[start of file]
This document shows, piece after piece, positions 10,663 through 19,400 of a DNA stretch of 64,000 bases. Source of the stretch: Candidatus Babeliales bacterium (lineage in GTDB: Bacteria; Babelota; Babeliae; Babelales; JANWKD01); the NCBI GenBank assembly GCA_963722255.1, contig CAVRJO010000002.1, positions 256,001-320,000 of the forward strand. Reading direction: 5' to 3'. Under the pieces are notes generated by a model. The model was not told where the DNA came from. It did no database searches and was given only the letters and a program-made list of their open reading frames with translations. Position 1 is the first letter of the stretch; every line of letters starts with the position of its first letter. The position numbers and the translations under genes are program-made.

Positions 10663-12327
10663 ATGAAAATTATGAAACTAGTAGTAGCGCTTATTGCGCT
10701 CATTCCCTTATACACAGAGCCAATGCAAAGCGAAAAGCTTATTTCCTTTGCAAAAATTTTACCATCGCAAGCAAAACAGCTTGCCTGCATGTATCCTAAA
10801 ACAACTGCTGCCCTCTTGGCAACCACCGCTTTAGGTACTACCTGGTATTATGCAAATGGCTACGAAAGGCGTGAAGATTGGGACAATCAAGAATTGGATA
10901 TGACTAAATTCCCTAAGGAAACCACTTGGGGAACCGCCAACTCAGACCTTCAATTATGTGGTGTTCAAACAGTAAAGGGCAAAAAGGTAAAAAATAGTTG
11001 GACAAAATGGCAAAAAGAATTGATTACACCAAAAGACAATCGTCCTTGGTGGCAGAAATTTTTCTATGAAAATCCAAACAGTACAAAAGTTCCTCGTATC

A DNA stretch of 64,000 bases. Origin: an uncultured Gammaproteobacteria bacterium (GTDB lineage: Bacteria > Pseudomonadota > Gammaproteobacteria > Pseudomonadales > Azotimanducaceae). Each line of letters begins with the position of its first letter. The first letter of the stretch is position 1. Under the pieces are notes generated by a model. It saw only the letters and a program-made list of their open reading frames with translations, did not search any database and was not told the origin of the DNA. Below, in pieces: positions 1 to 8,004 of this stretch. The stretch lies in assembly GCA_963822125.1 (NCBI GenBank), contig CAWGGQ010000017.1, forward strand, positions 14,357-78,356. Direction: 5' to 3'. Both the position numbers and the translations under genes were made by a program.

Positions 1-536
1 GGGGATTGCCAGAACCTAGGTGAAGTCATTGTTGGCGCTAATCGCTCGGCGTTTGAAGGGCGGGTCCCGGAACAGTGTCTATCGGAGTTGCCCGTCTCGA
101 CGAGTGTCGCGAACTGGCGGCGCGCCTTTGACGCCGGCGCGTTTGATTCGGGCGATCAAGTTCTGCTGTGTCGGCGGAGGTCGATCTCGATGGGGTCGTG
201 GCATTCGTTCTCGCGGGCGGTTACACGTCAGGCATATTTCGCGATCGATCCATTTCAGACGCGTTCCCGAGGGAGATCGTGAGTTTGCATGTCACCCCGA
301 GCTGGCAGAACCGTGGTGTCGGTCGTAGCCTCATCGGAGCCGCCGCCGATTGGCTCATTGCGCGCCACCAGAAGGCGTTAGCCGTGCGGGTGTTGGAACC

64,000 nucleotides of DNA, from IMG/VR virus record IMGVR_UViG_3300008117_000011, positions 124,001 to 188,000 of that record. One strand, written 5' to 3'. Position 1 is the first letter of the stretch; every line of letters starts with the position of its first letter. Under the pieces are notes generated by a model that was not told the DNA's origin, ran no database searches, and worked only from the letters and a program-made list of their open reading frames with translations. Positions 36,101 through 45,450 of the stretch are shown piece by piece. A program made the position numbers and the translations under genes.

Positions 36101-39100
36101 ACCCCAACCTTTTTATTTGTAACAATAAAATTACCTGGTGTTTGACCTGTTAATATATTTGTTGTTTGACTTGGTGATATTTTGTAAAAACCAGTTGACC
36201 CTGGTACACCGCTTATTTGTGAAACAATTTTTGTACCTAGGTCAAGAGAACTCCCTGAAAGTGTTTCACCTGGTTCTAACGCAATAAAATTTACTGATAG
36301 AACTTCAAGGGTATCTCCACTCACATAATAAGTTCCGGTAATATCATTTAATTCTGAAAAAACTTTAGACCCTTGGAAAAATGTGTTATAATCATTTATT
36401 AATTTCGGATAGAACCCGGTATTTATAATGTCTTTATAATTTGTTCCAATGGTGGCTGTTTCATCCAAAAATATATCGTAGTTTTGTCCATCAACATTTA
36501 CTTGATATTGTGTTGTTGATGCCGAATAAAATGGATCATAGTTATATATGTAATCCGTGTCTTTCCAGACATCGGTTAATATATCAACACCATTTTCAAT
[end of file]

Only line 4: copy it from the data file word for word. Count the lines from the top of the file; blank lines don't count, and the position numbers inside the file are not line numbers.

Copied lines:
10701 CATTCCCTTATACACAGAGCCAATGCAAAGCGAAAAGCTTATTTCCTTTGCAAAAATTTTACCATCGCAAGCAAAACAGCTTGCCTGCATGTATCCTAAA